Decolonizing Chinese Historiography—with special attention to Xinjiang
The Cornell Contemporary China Initiative welcomes Professor James Millward, Georgetown University.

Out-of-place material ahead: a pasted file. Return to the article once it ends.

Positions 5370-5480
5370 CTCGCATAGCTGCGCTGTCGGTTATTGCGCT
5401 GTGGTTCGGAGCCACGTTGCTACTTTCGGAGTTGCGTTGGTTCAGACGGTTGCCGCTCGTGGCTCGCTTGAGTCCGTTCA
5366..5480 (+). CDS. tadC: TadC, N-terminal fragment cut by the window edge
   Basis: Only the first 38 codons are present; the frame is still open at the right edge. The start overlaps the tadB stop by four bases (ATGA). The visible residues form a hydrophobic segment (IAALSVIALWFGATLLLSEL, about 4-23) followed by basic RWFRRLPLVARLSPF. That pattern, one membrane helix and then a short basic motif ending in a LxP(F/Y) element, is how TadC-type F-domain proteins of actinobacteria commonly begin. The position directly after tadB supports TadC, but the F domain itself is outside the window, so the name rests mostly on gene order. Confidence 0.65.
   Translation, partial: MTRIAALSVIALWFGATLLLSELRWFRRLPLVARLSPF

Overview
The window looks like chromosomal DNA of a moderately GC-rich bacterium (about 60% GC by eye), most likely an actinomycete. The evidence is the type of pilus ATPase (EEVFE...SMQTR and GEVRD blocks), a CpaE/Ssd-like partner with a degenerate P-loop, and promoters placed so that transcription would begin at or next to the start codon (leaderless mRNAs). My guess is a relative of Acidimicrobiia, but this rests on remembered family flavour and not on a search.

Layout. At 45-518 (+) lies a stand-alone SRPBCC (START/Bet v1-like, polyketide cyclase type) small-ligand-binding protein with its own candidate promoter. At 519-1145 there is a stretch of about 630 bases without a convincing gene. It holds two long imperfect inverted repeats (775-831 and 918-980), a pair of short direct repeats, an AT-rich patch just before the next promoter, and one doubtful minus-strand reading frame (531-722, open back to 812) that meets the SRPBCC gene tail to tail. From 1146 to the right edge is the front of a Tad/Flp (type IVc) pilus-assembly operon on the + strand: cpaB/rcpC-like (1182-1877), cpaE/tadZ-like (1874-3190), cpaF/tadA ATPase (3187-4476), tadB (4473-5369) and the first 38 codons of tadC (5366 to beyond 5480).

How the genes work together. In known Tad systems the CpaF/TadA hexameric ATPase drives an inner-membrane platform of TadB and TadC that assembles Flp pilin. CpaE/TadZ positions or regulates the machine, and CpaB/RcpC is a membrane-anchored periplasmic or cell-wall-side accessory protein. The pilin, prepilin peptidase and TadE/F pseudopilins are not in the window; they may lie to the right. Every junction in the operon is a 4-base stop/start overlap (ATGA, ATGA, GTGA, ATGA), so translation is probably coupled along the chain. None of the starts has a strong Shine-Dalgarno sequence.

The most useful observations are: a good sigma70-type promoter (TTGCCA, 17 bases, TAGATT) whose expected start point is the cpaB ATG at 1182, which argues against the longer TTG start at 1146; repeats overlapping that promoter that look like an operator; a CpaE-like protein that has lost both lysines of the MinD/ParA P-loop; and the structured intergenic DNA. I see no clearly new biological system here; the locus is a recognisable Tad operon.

Abstract: The current atrocities in Xinjiang, while marking a stark reversal of PRC diversity regime from the more pluralist approach of its earlier decades, are nonetheless also a continuation of the colonialist trajectory embarked upon by the Chinese Communist Party-state following its occupation of the region in 1949.CCP / PRC colonialism in Xinjiang is, moreover, in many ways a realization of the colonial project openly planned for Xinjiang by Guomindang ideologues, including Sun Yat-sen, who in his key writings advertised the Han dominated Republic's ambitious goals of railway infrastructure, resource extraction and massive Han colonial settlement in the Central Asian corner of the former Qing empire.Unlike Sun Yat-sen, the PRC does not refer to its presence in the former East Turkestan as colonialsm; rather, in white papers, official statements and state media it highlights economic development, on the one hand, and coopts the history of former empires, on the other, as justifications for its imposition of heteronomous rule over non-Han Central Asian peoples. This talk focuses on that use of history, and, more broadly, examines how common concepts and vocabulary used by nearly all China scholars teaching and writing in English not only mischaracterize the past of states and peoples on the East Asian mainland, but reinforce PRC justifications for its colonialism, now egregiously oppressive and verging on genocidal. The problematic terminology we all use includes the idea of "dynasties," "borderlands," "minorities," and even, as it is often employed, the word "China" itself.